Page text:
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Archive for the ‘Prioritizing’ Category

Just last week, a friend sent me this magnificent stop-motion animation created by Charlotte Arene which, using the imagery of a bedroom, depicts the changing moods of the ocean as it shifts from evening dusk, through a fierce and angry night and finally becomes calm as dawn claims the day.

Captivating…..  Mesmerizing…..  Beautiful…..

It is not just that the sleeping woman bears an uncanny resemblance to someone I know and love which captivates me, but the deeper meaning that I see and feel each time I view this animation.

This young woman is at the mercy of the ocean as she slithers up and down the bed.  Life has a cycle.  The ocean has a cycle.  Man and nature are entwined.  Indeed we are all one with nature – dependent on the environment as it determines our lives, our survival and our ability to shift through the moods that shroud our days.

Some life decisions are made for us.  Events and situations that present themselves dictate the path we follow.  As I’ve written before …..

Life is so unpredictable, full of twists and turns we can never anticipate. Challenges crop up and hit us seemingly out of left field.  Unexpected and unplanned events, circumstances and situations can so quickly take over.  Value judgements can be upturned in an instant.  Days that quickly run into weeks and months take us in a different direction.  When it happens though, it’s easy to decide what is important. It’s easy to decide where attention must be focused.

Other life decisions however, are made consciously.

At the end of a passionate blog post I published late last year – Literacy, libraries and school reading culture – I was forthright in stating that I had recently resigned my position as a Teacher Librarian.  My decision has brought to a close a significant chapter of my life – one that I have thoroughly enjoyed and savoured.

For the moment, I am ‘between jobs’ as I take a break and search for another role in which I can meaningfully contribute to our collective drive to ensure that school libraries remain in the forefront of education.  The value and importance of reading is something I have continually espoused here on my blog NovaNews for nearly ten years!  As oft stated, I passionately believe that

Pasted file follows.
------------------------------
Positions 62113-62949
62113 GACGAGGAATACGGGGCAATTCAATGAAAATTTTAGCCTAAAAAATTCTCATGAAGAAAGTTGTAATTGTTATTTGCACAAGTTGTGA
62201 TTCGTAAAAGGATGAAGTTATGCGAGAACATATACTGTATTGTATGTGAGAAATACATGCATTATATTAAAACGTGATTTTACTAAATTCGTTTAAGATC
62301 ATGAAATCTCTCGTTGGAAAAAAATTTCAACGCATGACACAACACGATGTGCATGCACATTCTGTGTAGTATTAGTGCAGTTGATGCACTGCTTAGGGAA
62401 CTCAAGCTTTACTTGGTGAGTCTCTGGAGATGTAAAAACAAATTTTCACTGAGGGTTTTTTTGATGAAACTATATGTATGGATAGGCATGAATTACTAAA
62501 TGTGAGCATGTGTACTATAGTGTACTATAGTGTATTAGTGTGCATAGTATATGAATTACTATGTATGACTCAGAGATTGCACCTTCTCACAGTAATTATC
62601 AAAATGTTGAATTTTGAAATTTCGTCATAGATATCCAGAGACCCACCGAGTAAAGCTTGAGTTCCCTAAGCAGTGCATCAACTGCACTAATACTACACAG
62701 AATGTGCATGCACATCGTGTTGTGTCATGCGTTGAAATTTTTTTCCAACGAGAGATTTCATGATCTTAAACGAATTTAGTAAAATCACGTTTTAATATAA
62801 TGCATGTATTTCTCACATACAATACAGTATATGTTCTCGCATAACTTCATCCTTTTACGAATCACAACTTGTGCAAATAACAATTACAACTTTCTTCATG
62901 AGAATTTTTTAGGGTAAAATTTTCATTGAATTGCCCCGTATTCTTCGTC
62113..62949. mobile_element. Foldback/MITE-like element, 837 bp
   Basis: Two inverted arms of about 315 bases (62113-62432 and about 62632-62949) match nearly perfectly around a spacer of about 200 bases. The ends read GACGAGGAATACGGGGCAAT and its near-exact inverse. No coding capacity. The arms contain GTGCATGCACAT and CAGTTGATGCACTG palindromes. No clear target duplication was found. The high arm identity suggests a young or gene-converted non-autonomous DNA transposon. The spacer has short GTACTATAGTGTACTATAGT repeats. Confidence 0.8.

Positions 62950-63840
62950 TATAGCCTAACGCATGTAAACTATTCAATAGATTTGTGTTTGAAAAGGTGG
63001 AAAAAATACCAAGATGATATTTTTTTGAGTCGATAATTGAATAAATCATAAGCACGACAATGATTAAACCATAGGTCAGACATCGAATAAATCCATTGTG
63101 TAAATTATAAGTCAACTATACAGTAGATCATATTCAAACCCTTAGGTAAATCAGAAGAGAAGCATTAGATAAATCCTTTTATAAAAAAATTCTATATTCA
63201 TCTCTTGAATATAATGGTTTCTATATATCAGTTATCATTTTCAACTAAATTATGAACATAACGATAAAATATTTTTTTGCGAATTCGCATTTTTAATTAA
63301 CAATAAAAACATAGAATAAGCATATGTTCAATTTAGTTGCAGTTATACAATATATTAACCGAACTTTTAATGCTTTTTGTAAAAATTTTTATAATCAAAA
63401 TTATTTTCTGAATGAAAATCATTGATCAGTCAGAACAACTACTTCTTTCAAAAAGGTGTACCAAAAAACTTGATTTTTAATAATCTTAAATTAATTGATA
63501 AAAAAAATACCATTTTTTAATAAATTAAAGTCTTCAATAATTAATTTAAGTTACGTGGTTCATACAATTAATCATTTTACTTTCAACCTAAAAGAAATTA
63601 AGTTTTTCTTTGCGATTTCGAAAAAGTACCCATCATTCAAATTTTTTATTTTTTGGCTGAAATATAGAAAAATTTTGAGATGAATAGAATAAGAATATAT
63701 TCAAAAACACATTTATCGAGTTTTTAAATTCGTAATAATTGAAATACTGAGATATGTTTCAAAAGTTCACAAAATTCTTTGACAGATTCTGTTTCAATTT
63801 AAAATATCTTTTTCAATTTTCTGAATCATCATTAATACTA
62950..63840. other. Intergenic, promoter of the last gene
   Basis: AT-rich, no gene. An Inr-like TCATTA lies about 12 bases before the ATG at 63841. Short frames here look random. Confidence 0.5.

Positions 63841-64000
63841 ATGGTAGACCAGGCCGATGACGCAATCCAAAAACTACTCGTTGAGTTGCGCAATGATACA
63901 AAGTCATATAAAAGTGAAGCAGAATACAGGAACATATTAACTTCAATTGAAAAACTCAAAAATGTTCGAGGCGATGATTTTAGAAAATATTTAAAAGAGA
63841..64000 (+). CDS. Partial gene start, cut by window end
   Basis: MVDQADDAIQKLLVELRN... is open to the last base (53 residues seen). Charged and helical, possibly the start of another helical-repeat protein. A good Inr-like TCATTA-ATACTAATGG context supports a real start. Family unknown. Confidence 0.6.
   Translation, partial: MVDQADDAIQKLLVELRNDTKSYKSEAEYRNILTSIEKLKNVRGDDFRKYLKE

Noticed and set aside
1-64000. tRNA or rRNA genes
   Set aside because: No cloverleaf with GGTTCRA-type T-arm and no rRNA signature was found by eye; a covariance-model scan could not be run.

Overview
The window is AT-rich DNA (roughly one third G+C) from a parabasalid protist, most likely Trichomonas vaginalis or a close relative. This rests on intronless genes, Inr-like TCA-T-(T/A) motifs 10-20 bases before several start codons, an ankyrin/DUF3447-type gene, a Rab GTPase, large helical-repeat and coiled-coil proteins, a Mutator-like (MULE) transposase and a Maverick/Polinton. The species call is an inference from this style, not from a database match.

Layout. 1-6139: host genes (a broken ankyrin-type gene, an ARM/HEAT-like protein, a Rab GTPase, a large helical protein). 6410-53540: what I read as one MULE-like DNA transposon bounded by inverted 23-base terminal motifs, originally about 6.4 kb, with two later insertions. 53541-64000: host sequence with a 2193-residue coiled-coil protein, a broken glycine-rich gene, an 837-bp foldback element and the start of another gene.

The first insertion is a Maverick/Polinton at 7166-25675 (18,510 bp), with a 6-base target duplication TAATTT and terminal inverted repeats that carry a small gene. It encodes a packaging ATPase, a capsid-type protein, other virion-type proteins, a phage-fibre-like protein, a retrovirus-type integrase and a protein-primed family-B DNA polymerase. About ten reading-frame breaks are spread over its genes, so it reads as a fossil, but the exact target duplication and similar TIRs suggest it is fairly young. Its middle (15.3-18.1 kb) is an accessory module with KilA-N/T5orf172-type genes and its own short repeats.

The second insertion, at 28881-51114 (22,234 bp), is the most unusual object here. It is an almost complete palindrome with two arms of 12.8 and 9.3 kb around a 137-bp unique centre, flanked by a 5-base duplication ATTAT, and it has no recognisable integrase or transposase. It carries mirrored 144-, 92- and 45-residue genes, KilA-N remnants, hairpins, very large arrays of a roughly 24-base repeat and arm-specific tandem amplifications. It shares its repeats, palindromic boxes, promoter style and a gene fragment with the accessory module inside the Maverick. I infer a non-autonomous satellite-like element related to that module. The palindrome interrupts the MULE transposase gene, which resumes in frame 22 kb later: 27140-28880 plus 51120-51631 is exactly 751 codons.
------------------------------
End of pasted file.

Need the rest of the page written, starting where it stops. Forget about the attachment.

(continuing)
Reading is the cornerstone of all education!

With a wealth of experience, I know I have much to offer others.  The many literary programs, events and ideas I have initiated and staged over the years in a number of different schools speak for themselves.  The advice I have shared with work colleagues to nurture and encourage a school wide reading culture have been well received.

As I wander through this ‘between jobs’ stage of life, I welcome the opportunity to assist others in devising ways to cement the role of the school library as a central location in the school, exploring ways to engage reluctant readers or those coming to English as a second language, developing ideas to encourage others to appreciate the power and importance of reading or advising on how best to develop and expand a positive school reading culture.

Available for either a once off consultation or for a short-term contract, I can be contacted at any of my cyberspace nooks – to chat about how we could work together to achieve your goals to devise and develop a program for your school.

Twitter:      @novanews19
Email:         bev.novak@gmail.com
LinkedIn:    Bev Novak

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I’m exhausted!  Totally pooped!!

I’ve just finished cleaning out my pantry to make sure I’ve gotten rid of every last one of those wretched teabags!!

I had no idea!  Did you?

Teabags, one by one, could be poisoning us, filling our bodies with nanoparticles of plastic.

A Canadian research team out of Montreal’s McGill University found plastic teabags release billions of microplastics and nanoplastics when dipped into a mug of hot water, posing an unknown risk to human health.”

The disturbing discovery which could put you off your tea (Yahoo News, 30th September 2019)

Like most of you, I had no idea that polypropylene, a material which is helpful in ensuring teabags hold their shape, is used in about 96% of teabags produced worldwide.

Researches conducting this study on pyramid shaped silken teabags anticipated discovering that hundreds, perhaps thousands of plastic particles would be released into a cup of water.  The findings of their study, which involved dunking the teabags into a cup of water for 5 minutes at a time, then analyzing the dried water through a powerful microscope, shocked researchers:

Researchers found the teabags released about 11.6 billion microplastics and 3.1 billion nanoplastics into the hot water after sitting in the liquid for just a few minutes.”

The disturbing discovery which could put you off your tea (Yahoo News, 30th September 2019)

While there is no conclusive evidence that these particles are harmful to people’s health, the prospect of ingesting – over a week – the same amount of plastic as a credit card is pretty scary.

We’ve just made the shift to tea leaves – reminiscent of the many pots of Robur tea that my mother brewed throughout my childhood!

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It has been a while …..  I’m not sure I know how to write any more.  I’m not even sure I know what to write.

I feel like I have been living in a vacuum – tucked far away from my usual life, floating somewhere in the universe.

Life is so unpredictable, full of twists and turns we can never anticipate.  Challenges crop up and hit us seemingly out of left field.  Unexpected and unplanned events, circumstances and situations can so quickly take over.  Value judgements can be upturned in an instant.  Days that quickly run into weeks and months take us in a different direction.  When it happens though, it’s easy to decide what is important.  It’s easy to decide where attention must be focused.